Quantitative assessment of vascular surface density in renal cell carcinomas
Article first published online: 29 OCT 2003
British Journal of Urology
Volume 77, Issue 5, pages 650–654, May 1996
How to Cite
Köhler, H.H., Barth, P.J., Siebel, A., Gerharz, E.W. and Bittinger, A. (1996), Quantitative assessment of vascular surface density in renal cell carcinomas. British Journal of Urology, 77: 650–654. doi: 10.1046/j.1464-410X.1996.08544.x
- Issue published online: 29 OCT 2003
- Article first published online: 29 OCT 2003
- Cited By
- Renal cell carcinoma;
- tumour vascularization;
- lectin Ulex europaeus agglutinin (UEA I)
Objective To evaluate the extent of vascularization by assessing vascular surface density in renal cell carcinomas (RCCs) of different nuclear grades, and in normal renal cortex and medulla.
Materials and methods Specimens of 79 RCCs of different nuclear grades (16 of G1, 42 of G2 and 21 of G3) were immunostained with the lectin Ulex europaeus agglutinin-I (UEA I). The vascular surface density of tumour tissue was assessed stereologically using a test grid at ×400 magnification and compared to the values obtained in normal renal tissue.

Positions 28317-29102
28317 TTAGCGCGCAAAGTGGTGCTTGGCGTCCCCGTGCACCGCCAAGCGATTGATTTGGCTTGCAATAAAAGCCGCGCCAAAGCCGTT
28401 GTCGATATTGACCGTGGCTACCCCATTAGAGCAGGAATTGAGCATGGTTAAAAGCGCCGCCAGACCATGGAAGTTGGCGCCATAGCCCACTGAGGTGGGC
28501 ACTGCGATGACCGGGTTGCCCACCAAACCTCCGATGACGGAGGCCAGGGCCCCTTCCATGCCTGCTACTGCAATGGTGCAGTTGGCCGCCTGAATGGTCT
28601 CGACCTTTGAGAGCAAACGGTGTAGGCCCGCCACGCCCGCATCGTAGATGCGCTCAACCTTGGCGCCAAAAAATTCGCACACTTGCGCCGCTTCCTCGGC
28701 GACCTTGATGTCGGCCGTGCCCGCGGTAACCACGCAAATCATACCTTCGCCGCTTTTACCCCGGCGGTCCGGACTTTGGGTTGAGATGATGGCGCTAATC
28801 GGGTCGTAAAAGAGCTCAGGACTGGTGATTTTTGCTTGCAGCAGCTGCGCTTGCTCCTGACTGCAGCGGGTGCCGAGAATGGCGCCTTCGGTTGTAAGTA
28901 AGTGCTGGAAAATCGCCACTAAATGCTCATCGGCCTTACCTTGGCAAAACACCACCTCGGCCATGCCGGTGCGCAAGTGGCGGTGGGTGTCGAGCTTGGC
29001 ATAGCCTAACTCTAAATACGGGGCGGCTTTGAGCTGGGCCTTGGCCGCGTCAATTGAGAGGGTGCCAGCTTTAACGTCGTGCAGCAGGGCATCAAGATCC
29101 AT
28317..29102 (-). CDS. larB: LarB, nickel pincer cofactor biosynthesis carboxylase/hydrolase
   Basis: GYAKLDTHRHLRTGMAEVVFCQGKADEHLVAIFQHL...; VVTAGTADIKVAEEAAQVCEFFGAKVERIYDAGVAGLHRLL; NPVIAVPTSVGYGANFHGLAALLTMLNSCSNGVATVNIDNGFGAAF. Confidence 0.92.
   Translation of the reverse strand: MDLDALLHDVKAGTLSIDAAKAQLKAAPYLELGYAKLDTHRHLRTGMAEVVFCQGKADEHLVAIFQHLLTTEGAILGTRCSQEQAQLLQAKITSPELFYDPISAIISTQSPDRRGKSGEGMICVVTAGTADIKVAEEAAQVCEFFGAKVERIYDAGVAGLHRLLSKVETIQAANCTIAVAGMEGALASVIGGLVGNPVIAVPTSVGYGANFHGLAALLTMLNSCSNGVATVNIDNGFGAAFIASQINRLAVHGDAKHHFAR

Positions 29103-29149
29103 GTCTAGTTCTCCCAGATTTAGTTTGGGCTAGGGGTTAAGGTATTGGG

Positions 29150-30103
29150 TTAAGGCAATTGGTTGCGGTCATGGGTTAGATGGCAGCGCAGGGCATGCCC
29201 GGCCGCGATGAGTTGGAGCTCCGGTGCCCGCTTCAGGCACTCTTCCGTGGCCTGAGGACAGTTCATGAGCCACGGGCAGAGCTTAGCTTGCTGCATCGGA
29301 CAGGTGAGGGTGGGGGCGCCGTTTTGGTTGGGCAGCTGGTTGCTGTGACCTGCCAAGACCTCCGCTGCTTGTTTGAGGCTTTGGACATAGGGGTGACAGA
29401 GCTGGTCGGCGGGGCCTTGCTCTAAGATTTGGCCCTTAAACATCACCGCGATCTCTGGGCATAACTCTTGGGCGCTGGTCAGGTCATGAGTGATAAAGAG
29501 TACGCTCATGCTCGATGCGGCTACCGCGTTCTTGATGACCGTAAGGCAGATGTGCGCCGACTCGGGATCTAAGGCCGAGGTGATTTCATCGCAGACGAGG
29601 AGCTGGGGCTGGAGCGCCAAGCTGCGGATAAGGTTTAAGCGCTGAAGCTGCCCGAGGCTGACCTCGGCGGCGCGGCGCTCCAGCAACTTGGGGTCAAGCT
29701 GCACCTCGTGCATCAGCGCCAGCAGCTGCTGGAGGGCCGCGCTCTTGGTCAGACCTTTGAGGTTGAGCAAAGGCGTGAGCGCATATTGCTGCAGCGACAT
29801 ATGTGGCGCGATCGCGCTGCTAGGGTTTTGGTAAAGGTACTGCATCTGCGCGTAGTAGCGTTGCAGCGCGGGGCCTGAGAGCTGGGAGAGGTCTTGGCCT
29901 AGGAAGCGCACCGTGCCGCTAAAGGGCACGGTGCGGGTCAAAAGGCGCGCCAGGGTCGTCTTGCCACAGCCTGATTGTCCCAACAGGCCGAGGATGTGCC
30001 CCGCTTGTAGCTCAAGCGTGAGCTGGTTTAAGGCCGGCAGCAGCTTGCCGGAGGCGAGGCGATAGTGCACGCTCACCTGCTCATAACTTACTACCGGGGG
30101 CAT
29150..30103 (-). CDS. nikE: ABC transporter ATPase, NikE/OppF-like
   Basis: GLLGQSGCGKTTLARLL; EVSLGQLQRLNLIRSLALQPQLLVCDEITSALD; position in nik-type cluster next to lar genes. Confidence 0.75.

Results G3 tumours had a lower vascular surface density than had G1 and G2 RCCs and normal renal tissue of the cortex and medulla (P<0.001, respectively). G1 tumours had a significantly higher vessel density than had normal medullary parenchyma and G2 carcinomas (P<0.001). Vessel density was not significantly different among G1 tumours and cortical parenchyma in controls and among normal medullary tissue and G2 tumours. Statistical analysis showed that the vascular surface density was independent of tumour stage and size and the age and sex of the patients.
Conclusion The degree of vascularization in RCCs decreased with their grade of differentiation, suggesting that the extent of neovascularization in tumour tissue reflects the relationship between tumour cell proliferation and vascular growth. The values of vascular surface density in normal renal tissue of the cortex and medulla partially overlapped with those obtained in tumour tissue.